You never think the weather is going to be as bad as the predictions of the people on television. I work with some of the best meteorologists in the country, yet even I had this vision of Hurricane Sandy being this minor inconvenience. I expected a long night or two at work, some downed trees and a return to normalcy well before runners started to come into town for the New York City Marathon.
I guess it is hard envision the worst storm you've ever seen before you actually see it. By Tuesday night, it was clear that my optimism was misguided. I ran to work Tuesday morning because the Mayor had already shut the subways down which put cabs at a premium. I dressed in head to toe orange – orange hat, coat, shorts and even shoes – and could have easily been mistaken for a road cone. I set out down the West Side Highway, heading directly into a strong wind. With Sandy hours away, the 30th Street heliport and several piers had already flooded. I stopped to tweet pictures. At Central Park, every entrance was blocked by police tape. The danger of falling trees had forced the city to shut down every city park. Inside, the finish line for the marathon was left unattended.
I didn't actually see the storm crash ashore in person. I saw it on a collage of television screens transmitting pictures from our live crews in New York City, New Jersey, Long Island and Connecticut. I was in the windowless control room at work when hurricane force winds and a rapidly rising tide washed away boardwalks on Coney Island, in Atlantic City and in the Rockaways. I was in the anchors' ears picking and choosing which soaked, windblown reporter to go to next, when I saw live pictures of a flooded street less than three blocks from my house. I knew Lauren and Pepper were safe, but I felt helpless. I called them the second I got a breather from the booth. By the time I walked out of the building, nearly 14 ½ hours after I ran in, Manhattan was a ghost town. The streets were empty, buildings were pitch black. Coastal Brooklyn was underwater. Entire neighborhoods in Queens were on fire. Staten Island was unrecognizable. That city that never sleeps, was knocked out cold.
The coverage in the days that followed is a blur of long hours filled with images of burned down houses and washed out roads and news conferences from mayors and governors. The entire newsroom survived on pizza, Chinese food, Halloween candy and coffee. As journalists, we worked our tails off around the clock to save people from the incoming storm, and then when Sandy had come and gone, we kept plugging along to get them the information they needed to get food, water, shelter or even just to get back to work. We hardly paused. It’s not always about shootings, car crashes and Lindsay Lohan. But, I won’t get into my rant on why TV News is just as relevant as it was in the Cronkite days.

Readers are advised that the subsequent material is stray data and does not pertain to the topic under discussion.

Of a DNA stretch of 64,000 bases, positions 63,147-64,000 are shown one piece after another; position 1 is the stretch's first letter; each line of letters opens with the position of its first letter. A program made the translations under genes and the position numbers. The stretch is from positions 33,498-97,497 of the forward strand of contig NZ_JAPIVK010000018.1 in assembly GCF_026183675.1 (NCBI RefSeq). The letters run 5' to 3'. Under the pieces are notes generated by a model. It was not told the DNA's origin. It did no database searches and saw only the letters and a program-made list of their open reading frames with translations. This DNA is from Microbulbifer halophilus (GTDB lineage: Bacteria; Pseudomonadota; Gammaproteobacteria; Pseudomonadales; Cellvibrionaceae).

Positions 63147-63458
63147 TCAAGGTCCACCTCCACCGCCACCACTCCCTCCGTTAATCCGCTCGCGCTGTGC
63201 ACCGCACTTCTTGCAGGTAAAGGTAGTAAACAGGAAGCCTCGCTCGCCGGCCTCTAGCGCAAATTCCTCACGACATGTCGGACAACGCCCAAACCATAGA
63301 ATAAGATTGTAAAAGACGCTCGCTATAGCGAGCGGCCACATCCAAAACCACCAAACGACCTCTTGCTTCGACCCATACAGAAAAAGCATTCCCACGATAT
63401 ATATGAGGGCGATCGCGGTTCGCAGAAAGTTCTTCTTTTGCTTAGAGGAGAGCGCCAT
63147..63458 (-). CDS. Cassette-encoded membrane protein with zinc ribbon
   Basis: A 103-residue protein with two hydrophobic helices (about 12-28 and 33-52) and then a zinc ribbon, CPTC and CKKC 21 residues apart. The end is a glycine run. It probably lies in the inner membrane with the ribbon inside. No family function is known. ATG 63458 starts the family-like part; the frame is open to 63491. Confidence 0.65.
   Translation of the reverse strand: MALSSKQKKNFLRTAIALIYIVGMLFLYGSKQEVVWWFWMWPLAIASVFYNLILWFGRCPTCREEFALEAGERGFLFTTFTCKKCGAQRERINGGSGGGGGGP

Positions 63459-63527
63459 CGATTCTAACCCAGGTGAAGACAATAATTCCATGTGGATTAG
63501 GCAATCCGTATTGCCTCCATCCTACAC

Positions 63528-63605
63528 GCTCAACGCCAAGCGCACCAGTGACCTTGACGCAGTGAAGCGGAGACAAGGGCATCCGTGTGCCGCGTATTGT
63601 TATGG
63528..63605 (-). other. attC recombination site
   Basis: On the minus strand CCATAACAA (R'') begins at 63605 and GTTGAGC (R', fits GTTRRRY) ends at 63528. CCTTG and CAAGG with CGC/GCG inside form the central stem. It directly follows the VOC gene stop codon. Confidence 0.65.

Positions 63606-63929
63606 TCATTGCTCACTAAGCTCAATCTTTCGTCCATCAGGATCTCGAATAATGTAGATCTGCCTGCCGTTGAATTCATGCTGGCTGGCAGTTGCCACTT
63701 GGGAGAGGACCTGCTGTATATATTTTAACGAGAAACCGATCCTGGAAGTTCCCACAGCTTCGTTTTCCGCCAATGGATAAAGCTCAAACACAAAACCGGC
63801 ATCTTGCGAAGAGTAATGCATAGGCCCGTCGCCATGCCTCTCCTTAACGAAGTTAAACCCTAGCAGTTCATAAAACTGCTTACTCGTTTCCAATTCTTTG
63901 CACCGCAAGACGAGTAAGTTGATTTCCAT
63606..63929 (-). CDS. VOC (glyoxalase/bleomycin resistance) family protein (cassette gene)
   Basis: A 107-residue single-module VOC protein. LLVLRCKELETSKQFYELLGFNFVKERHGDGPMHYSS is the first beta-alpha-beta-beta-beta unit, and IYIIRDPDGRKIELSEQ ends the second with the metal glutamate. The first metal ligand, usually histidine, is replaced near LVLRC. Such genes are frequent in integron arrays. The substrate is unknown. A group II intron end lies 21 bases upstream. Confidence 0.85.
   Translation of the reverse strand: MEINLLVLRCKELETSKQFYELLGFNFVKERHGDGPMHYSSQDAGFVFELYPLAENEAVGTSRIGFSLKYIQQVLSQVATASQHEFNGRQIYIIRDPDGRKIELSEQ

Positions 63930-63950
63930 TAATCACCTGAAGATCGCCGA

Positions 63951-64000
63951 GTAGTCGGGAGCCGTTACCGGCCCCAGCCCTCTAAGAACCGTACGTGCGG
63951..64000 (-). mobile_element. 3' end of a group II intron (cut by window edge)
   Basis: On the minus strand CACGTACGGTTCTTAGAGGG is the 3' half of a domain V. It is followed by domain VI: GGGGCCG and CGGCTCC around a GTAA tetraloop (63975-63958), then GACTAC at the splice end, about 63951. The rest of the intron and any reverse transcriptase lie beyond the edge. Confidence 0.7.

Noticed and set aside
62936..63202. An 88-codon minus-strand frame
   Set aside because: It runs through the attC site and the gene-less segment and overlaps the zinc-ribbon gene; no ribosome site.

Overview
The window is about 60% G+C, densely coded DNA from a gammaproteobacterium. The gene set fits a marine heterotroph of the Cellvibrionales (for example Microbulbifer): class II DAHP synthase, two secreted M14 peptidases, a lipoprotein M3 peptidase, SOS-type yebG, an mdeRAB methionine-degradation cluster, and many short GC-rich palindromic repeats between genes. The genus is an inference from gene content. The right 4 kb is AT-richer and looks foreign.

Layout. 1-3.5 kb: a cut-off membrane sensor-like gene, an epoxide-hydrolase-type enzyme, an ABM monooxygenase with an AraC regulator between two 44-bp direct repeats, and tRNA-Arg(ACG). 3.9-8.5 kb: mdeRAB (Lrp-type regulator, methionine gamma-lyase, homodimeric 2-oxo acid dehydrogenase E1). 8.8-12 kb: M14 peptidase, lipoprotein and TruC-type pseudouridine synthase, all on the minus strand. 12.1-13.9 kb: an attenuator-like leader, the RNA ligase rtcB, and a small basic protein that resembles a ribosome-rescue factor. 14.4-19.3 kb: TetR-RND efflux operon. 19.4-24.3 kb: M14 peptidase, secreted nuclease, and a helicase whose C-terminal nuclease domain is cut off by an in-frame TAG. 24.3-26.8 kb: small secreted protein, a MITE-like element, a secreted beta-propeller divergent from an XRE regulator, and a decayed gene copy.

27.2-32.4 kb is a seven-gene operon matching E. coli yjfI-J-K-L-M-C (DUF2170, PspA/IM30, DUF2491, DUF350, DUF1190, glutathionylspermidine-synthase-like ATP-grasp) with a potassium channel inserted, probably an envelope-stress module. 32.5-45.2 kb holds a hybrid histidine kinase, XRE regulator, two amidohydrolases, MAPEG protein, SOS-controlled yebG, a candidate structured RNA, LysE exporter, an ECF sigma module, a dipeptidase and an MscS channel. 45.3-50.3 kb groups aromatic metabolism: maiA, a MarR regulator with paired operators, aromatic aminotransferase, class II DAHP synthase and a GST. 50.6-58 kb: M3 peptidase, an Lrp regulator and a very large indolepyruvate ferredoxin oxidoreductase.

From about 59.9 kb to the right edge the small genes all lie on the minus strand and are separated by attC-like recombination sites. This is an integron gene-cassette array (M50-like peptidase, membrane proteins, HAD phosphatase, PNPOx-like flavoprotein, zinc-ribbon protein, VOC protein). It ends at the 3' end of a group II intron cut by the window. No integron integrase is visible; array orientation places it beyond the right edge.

Our home in Chelsea was without power, heat or hot water for a better part of the week. I can’t complain though. All of our possessions were unscathed and we had a hotel room to stay in and friendly neighbors to walk and feed the dog. Some people lost everything. Dozens lost their lives. Still, the word from City Hall was that the marathon would be run. Even though it was not the decision I expected after the clouds had cleared, I trusted that the leaders of the greatest city in the world were not making a mistake. As one of the people producing the content of the marathon morning special, it was clear that if there was going to be a race, the tone had to change. Along with one of the best editors in the business, I worked well into Friday morning to re-work months worth of scripts and video and put the emphasis on the race organizers’ efforts to raise money for storm victims. When the sun came up, I went to the expo with a camera to shoot video for the first time since college and gather interviews with people from around the world who had traveled to New York to run the race despite the conditions and growing hostility from the community as a whole. I went to the still-closed Central Park and found Meb Keflezighi and Deena Kastor who both talked about the healing power of running. Everyone hoped that the marathon would be something New York rallied around just like it is every year, but the tide of outrage was rising.